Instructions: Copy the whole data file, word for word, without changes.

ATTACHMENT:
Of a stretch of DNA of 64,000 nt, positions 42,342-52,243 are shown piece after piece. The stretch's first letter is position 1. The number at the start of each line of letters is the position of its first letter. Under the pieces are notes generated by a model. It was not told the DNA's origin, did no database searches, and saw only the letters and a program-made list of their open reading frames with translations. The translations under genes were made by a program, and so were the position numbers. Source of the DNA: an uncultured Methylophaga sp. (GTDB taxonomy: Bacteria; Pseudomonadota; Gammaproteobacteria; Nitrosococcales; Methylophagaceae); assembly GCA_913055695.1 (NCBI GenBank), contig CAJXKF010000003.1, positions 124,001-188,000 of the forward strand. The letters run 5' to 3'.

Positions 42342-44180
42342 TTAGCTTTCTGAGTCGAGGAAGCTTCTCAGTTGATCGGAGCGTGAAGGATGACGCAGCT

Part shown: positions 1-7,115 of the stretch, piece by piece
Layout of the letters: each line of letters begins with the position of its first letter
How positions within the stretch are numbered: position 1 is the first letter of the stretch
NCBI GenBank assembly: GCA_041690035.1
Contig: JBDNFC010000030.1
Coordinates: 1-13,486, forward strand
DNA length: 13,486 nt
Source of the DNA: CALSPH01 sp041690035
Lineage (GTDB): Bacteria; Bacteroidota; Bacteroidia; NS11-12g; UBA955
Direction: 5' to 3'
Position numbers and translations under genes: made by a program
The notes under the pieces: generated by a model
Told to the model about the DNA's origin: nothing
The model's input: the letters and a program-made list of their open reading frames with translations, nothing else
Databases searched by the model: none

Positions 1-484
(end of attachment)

Of a stretch of DNA of 64,000 nt, positions 42,342-52,243 are shown piece after piece. The stretch's first letter is position 1. The number at the start of each line of letters is the position of its first letter. Under the pieces are notes generated by a model. It was not told the DNA's origin, did no database searches, and saw only the letters and a program-made list of their open reading frames with translations. The translations under genes were made by a program, and so were the position numbers. Source of the DNA: an uncultured Methylophaga sp. (GTDB taxonomy: Bacteria; Pseudomonadota; Gammaproteobacteria; Nitrosococcales; Methylophagaceae); assembly GCA_913055695.1 (NCBI GenBank), contig CAJXKF010000003.1, positions 124,001-188,000 of the forward strand. The letters run 5' to 3'.

Positions 42342-44180
42342 TTAGCTTTCTGAGTCGAGGAAGCTTCTCAGTTGATCGGAGCGTGAAGGATGACGCAGCT

Part shown: positions 1-7,115 of the stretch, piece by piece
Layout of the letters: each line of letters begins with the position of its first letter
How positions within the stretch are numbered: position 1 is the first letter of the stretch
NCBI GenBank assembly: GCA_041690035.1
Contig: JBDNFC010000030.1
Coordinates: 1-13,486, forward strand
DNA length: 13,486 nt
Source of the DNA: CALSPH01 sp041690035
Lineage (GTDB): Bacteria; Bacteroidota; Bacteroidia; NS11-12g; UBA955
Direction: 5' to 3'
Position numbers and translations under genes: made by a program
The notes under the pieces: generated by a model
Told to the model about the DNA's origin: nothing
The model's input: the letters and a program-made list of their open reading frames with translations, nothing else
Databases searched by the model: none

Positions 1-484